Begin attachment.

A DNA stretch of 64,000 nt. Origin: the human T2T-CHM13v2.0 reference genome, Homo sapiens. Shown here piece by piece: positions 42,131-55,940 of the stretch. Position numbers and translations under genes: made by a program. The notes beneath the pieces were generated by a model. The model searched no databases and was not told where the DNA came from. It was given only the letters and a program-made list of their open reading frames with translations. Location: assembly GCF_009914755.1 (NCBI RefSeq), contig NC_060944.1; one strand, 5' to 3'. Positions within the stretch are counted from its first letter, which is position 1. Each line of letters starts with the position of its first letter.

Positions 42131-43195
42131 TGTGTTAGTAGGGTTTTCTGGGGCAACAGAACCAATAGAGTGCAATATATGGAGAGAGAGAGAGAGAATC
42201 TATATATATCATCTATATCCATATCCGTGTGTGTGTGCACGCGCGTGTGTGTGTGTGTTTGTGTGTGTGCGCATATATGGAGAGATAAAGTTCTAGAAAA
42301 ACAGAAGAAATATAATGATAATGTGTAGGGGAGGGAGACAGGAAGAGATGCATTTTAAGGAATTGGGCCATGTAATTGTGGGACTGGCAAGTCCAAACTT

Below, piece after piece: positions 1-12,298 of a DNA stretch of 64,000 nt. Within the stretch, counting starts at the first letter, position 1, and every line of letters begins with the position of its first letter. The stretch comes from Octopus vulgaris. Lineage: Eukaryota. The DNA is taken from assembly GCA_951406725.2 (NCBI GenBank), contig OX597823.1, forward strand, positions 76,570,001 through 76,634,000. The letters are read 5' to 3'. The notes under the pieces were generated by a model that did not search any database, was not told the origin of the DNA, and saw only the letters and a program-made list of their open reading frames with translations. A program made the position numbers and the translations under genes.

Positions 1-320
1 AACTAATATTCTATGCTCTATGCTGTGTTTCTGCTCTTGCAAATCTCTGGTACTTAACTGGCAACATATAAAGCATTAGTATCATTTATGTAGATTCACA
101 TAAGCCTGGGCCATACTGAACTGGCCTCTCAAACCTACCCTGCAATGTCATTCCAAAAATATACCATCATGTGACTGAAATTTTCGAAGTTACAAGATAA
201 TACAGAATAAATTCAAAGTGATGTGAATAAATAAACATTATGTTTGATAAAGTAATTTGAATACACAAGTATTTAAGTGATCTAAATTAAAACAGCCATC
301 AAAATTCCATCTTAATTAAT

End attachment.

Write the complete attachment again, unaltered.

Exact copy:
A DNA stretch of 64,000 nt. Origin: the human T2T-CHM13v2.0 reference genome, Homo sapiens. Shown here piece by piece: positions 42,131-55,940 of the stretch. Position numbers and translations under genes: made by a program. The notes beneath the pieces were generated by a model. The model searched no databases and was not told where the DNA came from. It was given only the letters and a program-made list of their open reading frames with translations. Location: assembly GCF_009914755.1 (NCBI RefSeq), contig NC_060944.1; one strand, 5' to 3'. Positions within the stretch are counted from its first letter, which is position 1. Each line of letters starts with the position of its first letter.

Positions 42131-43195
42131 TGTGTTAGTAGGGTTTTCTGGGGCAACAGAACCAATAGAGTGCAATATATGGAGAGAGAGAGAGAGAATC
42201 TATATATATCATCTATATCCATATCCGTGTGTGTGTGCACGCGCGTGTGTGTGTGTGTTTGTGTGTGTGCGCATATATGGAGAGATAAAGTTCTAGAAAA
42301 ACAGAAGAAATATAATGATAATGTGTAGGGGAGGGAGACAGGAAGAGATGCATTTTAAGGAATTGGGCCATGTAATTGTGGGACTGGCAAGTCCAAACTT

Below, piece after piece: positions 1-12,298 of a DNA stretch of 64,000 nt. Within the stretch, counting starts at the first letter, position 1, and every line of letters begins with the position of its first letter. The stretch comes from Octopus vulgaris. Lineage: Eukaryota. The DNA is taken from assembly GCA_951406725.2 (NCBI GenBank), contig OX597823.1, forward strand, positions 76,570,001 through 76,634,000. The letters are read 5' to 3'. The notes under the pieces were generated by a model that did not search any database, was not told the origin of the DNA, and saw only the letters and a program-made list of their open reading frames with translations. A program made the position numbers and the translations under genes.

Positions 1-320
1 AACTAATATTCTATGCTCTATGCTGTGTTTCTGCTCTTGCAAATCTCTGGTACTTAACTGGCAACATATAAAGCATTAGTATCATTTATGTAGATTCACA
101 TAAGCCTGGGCCATACTGAACTGGCCTCTCAAACCTACCCTGCAATGTCATTCCAAAAATATACCATCATGTGACTGAAATTTTCGAAGTTACAAGATAA
201 TACAGAATAAATTCAAAGTGATGTGAATAAATAAACATTATGTTTGATAAAGTAATTTGAATACACAAGTATTTAAGTGATCTAAATTAAAACAGCCATC
301 AAAATTCCATCTTAATTAAT